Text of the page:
What has occurred in torts is the pre-eminence or repairing the harm, damage or suffering replacing the determination of duty or responsibility. This is sometimes referred to as “absolute liability without fault.”

    The idea today is that the insurance is there to cover the damage, not to protect the insured from loss through mishap.

    Can you enlighten us as to how LL is “redistributive” and how or why it is a “distortion” of investment activity? How or in what way is LL “an assignment of investing decisions to political process?”

    LL mainly concerns operations of business enterprises. To some extent it concerns the individual human activity. If your assets are limited ( no deep pockets) and you cause loss to others, the consequences are lower than for those with deep pockets.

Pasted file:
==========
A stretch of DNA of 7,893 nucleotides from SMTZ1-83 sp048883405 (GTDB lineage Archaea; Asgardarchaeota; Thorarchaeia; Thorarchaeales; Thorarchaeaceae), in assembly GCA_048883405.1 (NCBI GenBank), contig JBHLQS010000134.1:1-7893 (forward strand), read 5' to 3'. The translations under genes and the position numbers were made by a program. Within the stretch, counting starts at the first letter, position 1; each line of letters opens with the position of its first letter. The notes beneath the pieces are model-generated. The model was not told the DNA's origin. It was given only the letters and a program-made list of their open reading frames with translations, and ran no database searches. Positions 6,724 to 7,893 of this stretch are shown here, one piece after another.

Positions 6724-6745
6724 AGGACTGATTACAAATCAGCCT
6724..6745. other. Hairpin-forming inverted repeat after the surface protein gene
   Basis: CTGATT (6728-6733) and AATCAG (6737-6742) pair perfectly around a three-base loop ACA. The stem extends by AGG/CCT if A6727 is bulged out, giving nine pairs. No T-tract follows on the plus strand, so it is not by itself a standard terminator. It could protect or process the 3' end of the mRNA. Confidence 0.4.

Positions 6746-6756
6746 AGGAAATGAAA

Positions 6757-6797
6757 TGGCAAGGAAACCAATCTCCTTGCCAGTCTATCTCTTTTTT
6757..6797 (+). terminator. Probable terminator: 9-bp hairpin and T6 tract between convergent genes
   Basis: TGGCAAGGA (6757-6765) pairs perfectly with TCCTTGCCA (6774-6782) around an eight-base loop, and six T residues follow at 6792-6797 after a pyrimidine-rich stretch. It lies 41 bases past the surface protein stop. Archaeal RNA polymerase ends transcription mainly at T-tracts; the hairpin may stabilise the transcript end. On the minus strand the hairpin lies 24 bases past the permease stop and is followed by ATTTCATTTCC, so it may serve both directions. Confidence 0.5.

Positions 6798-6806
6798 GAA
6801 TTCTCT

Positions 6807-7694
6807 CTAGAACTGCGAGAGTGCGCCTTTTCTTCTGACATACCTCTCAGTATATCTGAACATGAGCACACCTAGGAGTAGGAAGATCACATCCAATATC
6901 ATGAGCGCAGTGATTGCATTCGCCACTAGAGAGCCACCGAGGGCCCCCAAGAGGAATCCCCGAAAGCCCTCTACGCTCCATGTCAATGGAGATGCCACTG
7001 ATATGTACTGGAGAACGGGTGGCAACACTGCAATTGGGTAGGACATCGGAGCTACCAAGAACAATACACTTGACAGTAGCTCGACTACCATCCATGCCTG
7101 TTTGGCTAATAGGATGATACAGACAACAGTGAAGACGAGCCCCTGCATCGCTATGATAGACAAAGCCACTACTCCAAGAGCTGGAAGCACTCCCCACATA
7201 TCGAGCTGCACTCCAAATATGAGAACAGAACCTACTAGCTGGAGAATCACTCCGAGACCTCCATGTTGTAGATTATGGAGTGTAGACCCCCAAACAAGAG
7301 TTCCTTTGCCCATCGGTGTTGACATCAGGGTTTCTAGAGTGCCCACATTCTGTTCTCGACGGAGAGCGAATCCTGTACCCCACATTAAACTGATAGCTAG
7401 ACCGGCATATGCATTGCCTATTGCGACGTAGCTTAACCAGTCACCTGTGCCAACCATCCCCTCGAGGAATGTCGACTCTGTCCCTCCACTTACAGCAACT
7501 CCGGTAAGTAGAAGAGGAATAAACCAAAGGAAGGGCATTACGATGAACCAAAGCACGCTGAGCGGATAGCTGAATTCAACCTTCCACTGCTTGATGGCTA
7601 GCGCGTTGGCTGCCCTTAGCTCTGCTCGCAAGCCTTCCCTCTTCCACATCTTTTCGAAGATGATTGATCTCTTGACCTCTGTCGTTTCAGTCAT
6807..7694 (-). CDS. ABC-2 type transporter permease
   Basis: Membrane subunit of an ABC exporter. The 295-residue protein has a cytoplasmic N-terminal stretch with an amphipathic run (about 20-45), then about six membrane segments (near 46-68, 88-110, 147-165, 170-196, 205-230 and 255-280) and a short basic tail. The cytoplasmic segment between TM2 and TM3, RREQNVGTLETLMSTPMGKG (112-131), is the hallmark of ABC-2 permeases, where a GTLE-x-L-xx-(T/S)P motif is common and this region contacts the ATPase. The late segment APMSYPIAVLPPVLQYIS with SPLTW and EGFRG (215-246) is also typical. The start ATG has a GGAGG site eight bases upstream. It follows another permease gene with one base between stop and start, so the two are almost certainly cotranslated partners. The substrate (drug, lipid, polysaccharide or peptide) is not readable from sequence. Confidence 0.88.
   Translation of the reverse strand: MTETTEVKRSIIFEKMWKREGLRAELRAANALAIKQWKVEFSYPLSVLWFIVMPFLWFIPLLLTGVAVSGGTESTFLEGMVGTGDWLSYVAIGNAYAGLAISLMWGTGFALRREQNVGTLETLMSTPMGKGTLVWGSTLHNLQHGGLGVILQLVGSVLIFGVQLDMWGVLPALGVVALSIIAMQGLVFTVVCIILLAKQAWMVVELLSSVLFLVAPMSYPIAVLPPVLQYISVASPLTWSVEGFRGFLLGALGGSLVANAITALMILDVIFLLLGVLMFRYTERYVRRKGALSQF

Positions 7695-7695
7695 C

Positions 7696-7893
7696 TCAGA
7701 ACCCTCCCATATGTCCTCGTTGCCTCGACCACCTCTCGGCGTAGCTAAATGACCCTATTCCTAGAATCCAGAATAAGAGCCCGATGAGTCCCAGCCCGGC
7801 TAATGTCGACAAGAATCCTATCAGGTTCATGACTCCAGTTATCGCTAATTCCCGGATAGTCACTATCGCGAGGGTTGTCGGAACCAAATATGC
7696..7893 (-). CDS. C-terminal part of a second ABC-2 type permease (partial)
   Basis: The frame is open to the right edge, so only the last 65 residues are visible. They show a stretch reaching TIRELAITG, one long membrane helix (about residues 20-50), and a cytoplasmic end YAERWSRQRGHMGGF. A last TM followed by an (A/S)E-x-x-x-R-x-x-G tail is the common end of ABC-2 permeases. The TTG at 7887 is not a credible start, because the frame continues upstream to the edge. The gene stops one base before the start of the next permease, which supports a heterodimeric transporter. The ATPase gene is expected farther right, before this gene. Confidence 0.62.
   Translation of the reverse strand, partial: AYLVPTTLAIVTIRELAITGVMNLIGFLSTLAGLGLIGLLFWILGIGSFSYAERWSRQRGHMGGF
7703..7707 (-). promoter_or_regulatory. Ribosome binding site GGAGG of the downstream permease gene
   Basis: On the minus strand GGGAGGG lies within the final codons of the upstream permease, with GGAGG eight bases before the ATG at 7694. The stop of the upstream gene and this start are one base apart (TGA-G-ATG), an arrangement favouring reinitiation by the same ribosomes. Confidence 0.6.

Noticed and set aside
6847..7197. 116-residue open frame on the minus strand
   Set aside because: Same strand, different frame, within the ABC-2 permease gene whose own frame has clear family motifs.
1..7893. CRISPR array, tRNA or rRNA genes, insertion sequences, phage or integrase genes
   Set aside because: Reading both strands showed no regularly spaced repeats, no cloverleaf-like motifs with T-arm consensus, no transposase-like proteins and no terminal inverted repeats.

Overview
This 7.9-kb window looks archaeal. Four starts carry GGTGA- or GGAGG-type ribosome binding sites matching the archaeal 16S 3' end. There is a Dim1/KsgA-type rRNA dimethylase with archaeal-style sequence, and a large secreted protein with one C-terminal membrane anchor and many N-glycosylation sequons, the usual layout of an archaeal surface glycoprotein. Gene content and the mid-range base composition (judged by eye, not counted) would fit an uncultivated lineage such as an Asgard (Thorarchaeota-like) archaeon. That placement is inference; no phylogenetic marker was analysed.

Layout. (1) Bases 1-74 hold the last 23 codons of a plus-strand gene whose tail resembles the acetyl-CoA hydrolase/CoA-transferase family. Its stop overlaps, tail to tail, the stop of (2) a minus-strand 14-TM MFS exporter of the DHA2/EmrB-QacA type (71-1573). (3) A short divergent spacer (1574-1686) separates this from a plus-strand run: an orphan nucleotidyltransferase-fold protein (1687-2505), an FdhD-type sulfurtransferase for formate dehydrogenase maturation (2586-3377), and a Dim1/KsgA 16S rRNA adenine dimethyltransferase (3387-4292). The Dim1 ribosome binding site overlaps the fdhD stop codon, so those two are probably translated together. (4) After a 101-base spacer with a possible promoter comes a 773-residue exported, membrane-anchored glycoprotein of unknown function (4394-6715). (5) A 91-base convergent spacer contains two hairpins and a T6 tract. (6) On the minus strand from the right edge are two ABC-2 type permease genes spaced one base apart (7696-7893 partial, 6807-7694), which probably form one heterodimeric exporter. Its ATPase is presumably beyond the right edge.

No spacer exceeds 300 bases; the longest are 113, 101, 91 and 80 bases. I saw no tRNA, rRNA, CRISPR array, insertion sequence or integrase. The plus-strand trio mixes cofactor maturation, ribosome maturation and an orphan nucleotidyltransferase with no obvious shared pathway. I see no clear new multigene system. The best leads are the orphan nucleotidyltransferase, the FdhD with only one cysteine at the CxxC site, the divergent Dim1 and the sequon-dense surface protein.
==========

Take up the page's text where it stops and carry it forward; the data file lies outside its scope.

So, if you look at an enterprise, as you would at an individual, you would look at the assets subject to exhaustion to cover losses caused, or obligations, to others.

  • RRS

    Lee Moore –

    Libertarians, take life as it is.

    Be governed by “proximate cause.”

    Determine who has what obligations and to whom they are due.

    Provide for the enforcement fo obligations.

  • JP:

    Lee, I had not read your interesting comment before responding to Paul’s own rather gruff comment on bankruptcy and debt.

    I didn’t think that comment was particularly gruff. It certainly wasn’t any more gruff than the tone of your initial post.

  • Midwesterner

    Can you enlighten us as to how LL is “redistributive” and how or why it is a “distortion” of investment activity? How or in what way is LL “an assignment of investing decisions to political process?”